Academic journal article International Journal of English Linguistics

The Syntax and Cognitive Motivation of English It-Clefts

Academic journal article International Journal of English Linguistics

The Syntax and Cognitive Motivation of English It-Clefts

Article excerpt

Abstract

English it-cleft is a constant topic in linguistic study. Previous work on it-clefts resided in their structural and functional aspects and neglected their cognitive basis. This paper is an attempt to consider the form and function of it-clefts within the framework of Cognitive Linguistics. Most previous studies of it-clefts have paid no attention to the status of "it" and "copular be" which is generally believed to be dummy. Following the tenets of Cognitive Linguistics, every form has its own meaning or function. This paper argues that the function of "it" as a pronoun is relative to the cleft clause, which is modified by the clause. "Copular be" performs the function of identifying in it-clefts. The paper then uses the concepts of Recency Effect, figure-ground and grounding theory to account for the information distribution, cognitive motivation of it-clefts.

Keywords: it-cleft, motivation, focusing, figure-ground, grounding

1. Introduction

It-cleft is generally accepted as a marked syntactic bi-clausal option in English, which expresses a simple semantic proposition in terms of information distribution by placing an element in focal position within the copular matrix clause. The most quoted definition was given by Jespersen (1937/1969, p. 147-8):

A cleaving of a sentence by means of "it is" (often followed by a relative pronoun or connective) serves to single out one particular element of the sentence and very often, by directing attention to it and bringing it , as it were, into focus, to mark a contrast...

It is known that it-cleft is a grammatical device associated with information focus: it enables the user to select (within limits) which element of the sentence will be highlighted. A cleft construction is divided into two main parts: the focus element (or foci) and the background structure which resembles a relative clause. English it-cleft, as Jucker (1996, p. 699) argued, has always been a testing ground for linguistic frameworks: generative in the sixties and early seventies, presuppositional in the seventies and early eighties, functional or discourse analytical in the eighties. And now it imposes an explanatory challenge on Cognitive Linguistics. Most previous work on it-clefts has mainly resided in structured and functional approaches. From a structured perspective, the scholars (Akmajian, 1970; Chomsky, 1970; Gundel, 1977; Higgins, 1979; Delahunty, 1984, etc.) focused on the syntactic structural analysis of it-clefts. Others (Halliday, 1994; Prince, 1978; Quirk et al., 1985; Collins, 1991; Huang & Fawcett, 1996, etc.) adopted a functional perspective by exploring clefts from their thematic structure and information structure. In this paper, we shall first elucidate the form and function of it-clefts within the framework of Cognitive Linguistics and then using the descriptive apparatus of Cognitive Linguistics explore the cognitive motivations of the basic elements in it-clefts.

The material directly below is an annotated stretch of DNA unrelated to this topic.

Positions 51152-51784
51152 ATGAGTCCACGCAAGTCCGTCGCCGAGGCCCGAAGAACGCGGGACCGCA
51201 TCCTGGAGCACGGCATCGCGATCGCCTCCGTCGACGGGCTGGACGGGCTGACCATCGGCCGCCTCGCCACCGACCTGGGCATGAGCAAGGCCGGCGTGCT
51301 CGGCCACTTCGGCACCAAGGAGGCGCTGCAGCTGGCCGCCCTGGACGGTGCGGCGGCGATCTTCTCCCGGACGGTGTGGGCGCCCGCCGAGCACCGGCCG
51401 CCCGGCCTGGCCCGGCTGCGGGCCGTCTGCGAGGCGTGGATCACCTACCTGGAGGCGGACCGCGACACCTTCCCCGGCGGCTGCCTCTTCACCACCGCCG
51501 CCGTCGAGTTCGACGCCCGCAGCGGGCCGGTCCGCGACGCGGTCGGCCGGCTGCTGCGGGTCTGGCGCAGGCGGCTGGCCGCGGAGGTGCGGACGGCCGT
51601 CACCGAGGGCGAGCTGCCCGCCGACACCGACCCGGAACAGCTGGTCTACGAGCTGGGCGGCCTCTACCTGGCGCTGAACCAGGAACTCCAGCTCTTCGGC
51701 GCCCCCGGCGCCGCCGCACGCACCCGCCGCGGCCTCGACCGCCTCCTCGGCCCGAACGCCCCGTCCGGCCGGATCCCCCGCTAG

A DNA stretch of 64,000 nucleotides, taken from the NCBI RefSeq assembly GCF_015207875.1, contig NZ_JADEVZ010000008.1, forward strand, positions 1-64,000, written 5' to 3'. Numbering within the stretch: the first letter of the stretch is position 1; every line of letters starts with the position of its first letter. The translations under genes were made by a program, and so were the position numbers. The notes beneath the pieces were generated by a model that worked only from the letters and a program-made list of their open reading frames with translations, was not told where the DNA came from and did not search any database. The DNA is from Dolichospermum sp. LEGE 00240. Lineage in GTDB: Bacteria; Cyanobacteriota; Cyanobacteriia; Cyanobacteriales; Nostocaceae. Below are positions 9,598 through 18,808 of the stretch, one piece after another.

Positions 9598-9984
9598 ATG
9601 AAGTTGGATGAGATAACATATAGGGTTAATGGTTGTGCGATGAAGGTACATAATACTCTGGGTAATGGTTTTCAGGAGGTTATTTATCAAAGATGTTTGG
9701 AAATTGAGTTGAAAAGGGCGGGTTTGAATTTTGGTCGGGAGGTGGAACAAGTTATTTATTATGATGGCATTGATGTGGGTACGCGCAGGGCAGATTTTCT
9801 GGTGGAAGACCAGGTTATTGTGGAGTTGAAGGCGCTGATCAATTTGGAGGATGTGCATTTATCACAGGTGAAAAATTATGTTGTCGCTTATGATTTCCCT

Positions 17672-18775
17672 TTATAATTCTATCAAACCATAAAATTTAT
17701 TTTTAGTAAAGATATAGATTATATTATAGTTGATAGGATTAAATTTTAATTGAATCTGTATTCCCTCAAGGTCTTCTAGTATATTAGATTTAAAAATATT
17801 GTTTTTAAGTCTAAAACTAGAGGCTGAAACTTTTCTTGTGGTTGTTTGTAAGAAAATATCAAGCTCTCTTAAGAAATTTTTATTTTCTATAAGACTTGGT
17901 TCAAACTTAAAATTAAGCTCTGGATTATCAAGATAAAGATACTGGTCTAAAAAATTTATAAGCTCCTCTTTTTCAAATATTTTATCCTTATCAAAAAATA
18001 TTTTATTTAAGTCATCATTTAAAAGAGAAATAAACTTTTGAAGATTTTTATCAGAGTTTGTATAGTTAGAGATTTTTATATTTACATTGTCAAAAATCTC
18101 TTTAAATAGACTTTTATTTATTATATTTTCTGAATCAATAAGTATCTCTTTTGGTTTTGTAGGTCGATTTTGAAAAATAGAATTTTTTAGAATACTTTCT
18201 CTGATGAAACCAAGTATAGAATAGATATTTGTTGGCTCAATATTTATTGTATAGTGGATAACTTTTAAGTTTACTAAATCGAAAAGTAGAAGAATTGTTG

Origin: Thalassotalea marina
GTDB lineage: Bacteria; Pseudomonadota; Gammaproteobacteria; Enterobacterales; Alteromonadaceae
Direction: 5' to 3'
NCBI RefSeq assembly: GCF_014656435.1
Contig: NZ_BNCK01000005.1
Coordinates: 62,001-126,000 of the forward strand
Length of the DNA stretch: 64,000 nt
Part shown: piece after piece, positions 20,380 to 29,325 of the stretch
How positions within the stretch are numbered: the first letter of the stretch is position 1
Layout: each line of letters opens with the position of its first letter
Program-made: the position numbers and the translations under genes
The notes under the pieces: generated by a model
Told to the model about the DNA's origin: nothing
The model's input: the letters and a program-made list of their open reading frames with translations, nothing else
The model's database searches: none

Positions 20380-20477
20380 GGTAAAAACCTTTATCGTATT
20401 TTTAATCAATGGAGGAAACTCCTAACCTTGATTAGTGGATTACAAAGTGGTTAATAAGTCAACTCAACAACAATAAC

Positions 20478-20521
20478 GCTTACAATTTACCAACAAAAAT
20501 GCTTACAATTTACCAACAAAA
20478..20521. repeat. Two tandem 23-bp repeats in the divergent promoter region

2. An Account of the Basic Elements in It-Clefts

A construction is generally understood as a form-meaning pairing. To describe a construction fully, one has to specify: (a) the meaning of each component element; (b) how these meanings are integrated to form a composite conception at different levels of organization; (c) how the construction relates to others (its position in intersecting networks of constructions and construction variants (Langacker, 2009, p. 60). From the constructionalist approach, linguistic elements are symbolic units that consist of a specific form paired with a specific meaning. This position implies that each form in a linguistic structure carries a corresponding meaning or meanings. The following part will explore the functions of these basic elements in clefts.

2.1 The Subject "It"

There are two prevailing views to account for "it" in it-clefts in the literature. One regards the pronoun "it" in it-clefts as "empty it" or "dummy it" which is semantically non-referential or semantically null cipher (e. …

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